Letters have a maximum length of four journal pages and should contain sufficient experiment detail for the research to be reproduced. There should be no more than 3 figures, 2 tables and 20 references. A separate Table of Contents Graphic is required, but does not count toward the 4-page or Figure limit. Reporting of missing proteins must meet both the Journal of Proteome Research technical and the HUPO Data Interpretation Guidelines (see further details in Deutsch et al. PMID 27490519) including figure(s) of the annotated spectra and the data uploaded to ProteomeXchange with a PXD number included in the abstract. To be reviewed the HPP Checklist items must be fulfilled and submitted.

  • 29 Mar 2018 9:47 AM | Anonymous member (Administrator)

    Michelle Hill, QIMR Berghofer Medical Research Institute, and The University of Queensland, Australia

    The last decades saw a steady increase in the incidence of rheumatic and autoimmune diseases such as osteoarthritis (OA) rheumatoid arthritis (RA), multiple sclerosis (MS), inflammatory bowel diseases (IBD) and systemic lupus erythematosus (SLE). Rheumatic and autoimmune diseases (RAD) are characterised by inflammation of joints, muscles, and connective tissues around joints and bones. Apart from the debilitating mobility and pain, RAD patients are also at increased risk of cardiovascular and neurodegenerative diseases. Given the huge socioeconomic impact of RAD, broad research efforts have been dedicated these diseases worldwide.

    The RAD B/D-HPP initiative was launched in 2017 by Francisco J. Blanco (Rheumatology Department, INIBIC-Complejo Hospitalario Universitario A Coruña in Spain) with co-chair Paul J. Utz from Stanford Department of Medicine, USA). Currently, 6 research groups from 5 countries participate in RAD-HPP, but the collaborative network has already extended to Cardiovascular-HPP and Chromosome 16-HPP .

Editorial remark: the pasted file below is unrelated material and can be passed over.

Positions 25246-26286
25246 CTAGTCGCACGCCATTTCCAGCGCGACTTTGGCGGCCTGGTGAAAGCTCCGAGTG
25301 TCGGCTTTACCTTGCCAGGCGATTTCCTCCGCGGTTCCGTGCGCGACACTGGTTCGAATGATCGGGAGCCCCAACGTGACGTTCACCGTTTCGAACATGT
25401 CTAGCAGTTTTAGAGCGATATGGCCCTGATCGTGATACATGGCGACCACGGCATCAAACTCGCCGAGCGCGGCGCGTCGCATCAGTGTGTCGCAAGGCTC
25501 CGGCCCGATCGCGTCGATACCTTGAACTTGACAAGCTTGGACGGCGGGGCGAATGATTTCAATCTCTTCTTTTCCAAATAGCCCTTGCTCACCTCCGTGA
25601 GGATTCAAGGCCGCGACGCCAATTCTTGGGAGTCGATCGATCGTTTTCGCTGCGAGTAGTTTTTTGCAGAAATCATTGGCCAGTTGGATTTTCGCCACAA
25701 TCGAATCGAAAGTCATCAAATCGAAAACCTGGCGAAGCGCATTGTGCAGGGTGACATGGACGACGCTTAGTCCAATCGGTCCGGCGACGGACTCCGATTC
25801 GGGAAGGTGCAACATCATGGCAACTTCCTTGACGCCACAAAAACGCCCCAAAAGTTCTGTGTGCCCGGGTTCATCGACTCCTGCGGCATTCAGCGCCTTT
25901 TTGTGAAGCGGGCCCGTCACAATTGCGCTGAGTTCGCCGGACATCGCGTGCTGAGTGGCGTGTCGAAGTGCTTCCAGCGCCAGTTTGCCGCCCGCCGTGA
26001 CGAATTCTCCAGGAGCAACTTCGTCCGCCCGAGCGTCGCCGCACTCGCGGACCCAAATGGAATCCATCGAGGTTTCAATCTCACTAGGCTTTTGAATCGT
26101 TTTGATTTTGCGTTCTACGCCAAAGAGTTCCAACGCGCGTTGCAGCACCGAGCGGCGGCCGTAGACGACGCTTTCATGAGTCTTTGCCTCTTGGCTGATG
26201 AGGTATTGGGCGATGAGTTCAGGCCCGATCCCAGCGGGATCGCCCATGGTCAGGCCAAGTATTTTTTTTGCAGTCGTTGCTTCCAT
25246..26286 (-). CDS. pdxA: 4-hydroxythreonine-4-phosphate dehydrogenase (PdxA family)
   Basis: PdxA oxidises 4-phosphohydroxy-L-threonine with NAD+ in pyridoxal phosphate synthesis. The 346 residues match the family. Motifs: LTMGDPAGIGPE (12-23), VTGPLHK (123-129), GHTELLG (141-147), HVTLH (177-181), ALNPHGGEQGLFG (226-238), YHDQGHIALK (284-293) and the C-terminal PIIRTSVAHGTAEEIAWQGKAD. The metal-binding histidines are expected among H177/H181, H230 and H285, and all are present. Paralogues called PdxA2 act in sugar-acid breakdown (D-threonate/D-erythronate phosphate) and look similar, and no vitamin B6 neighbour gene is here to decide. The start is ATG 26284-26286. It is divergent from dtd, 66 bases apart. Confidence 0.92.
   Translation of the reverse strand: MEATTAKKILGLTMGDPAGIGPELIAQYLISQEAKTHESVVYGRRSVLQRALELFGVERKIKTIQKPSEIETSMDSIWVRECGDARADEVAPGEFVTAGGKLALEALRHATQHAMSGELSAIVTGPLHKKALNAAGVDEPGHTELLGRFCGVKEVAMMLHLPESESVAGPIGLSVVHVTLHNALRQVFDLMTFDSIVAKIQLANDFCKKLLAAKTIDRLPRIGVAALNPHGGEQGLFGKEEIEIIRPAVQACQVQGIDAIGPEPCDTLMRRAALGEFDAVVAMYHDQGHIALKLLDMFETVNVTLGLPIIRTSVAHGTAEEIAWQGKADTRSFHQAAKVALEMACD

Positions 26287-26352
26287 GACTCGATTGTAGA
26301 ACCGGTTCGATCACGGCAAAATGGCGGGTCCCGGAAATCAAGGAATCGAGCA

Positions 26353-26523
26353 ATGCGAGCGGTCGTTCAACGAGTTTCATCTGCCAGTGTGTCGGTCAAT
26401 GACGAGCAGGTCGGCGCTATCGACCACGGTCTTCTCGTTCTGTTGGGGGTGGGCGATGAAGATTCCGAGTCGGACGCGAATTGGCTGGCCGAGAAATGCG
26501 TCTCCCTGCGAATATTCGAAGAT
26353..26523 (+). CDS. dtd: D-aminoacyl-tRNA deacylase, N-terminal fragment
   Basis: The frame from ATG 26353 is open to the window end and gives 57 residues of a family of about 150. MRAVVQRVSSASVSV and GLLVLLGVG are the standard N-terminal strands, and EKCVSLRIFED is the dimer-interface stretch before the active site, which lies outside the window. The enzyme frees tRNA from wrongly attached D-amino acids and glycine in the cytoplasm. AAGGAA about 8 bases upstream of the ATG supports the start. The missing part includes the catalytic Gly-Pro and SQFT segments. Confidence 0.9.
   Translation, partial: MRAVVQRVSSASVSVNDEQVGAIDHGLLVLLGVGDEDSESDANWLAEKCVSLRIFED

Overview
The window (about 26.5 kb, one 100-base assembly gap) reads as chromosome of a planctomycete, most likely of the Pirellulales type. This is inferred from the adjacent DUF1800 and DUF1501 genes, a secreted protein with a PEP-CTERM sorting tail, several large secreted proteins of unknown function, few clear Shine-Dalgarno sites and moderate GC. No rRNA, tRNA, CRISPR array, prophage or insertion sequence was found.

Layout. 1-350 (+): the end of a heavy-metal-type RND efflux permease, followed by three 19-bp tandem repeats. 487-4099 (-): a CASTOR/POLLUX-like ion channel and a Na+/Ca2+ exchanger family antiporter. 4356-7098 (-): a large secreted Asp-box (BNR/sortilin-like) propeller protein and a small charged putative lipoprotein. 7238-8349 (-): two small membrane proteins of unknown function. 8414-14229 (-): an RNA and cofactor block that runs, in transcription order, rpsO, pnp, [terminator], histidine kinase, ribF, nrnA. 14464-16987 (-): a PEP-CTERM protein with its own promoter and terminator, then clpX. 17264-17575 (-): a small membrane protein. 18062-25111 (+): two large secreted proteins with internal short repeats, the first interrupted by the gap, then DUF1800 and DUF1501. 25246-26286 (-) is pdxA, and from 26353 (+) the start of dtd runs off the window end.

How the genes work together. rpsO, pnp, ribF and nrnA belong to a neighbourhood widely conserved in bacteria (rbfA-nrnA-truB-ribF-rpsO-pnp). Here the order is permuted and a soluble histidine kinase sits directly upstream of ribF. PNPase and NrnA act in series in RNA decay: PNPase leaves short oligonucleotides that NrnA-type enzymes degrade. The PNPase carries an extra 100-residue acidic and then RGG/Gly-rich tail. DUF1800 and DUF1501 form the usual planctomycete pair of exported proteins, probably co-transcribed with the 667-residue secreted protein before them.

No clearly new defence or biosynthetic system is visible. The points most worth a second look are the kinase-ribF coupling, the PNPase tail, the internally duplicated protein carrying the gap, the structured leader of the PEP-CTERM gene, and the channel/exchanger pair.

After establishing the networks and promoting visibility of the new initiative, the immediate scientific goals of RAD-HPP are to define the proteome of human joint tissues (cartilage, synovial membrane, subchondral bone), and to assemble prioritized lists of proteins clinically relevant in RAD using the ‘popular proteins’ strategy with text mining tools. Collaborations within the RAD-HPP have already resulted in several publications in 2017, including circulating biomarkers for knee radiographic osteoarthritis , use of protein array to discover and validate biomarkers for Osteoarticular Pathologies , and anti-citrullinated protein antibodies in rheumatoid arthritis.

    To spread the word outside of proteomics research circles, RAD-HPP members presented their proteomics work at key RAD clinical meetings around the globe in 2017. These included Osteoarthritis Research Society International (OARSI) World Congress in Las Vegas (USA), the Annual European Congress of Rheumatology-EULAR in Madrid (Spain), Annual Meeting of the American College of Rheumatology in San Diego (USA), and XLIII Congress of the Spanish Rheumatology Society in Bilbao (Spain).

    To boost the development and utility of quantitative proteomics assays, RAD-HPP members conducted focused proteomics training sessions in 2017, with highlights being sessions at “Cutting Edge Osteoarthritis” Symposium at Pembroke College, Oxford, and “Proteomics in rheumatic diseases” lecture at a Summer School on Platform Technologies and Big Data applications in Precision Medicine, in Santander, Spain.

    With the synergistic international effort and strong clinical translational focus, the RAD-HPP initiative is poised to realise the utility of proteomics in RAD diagnosis and management.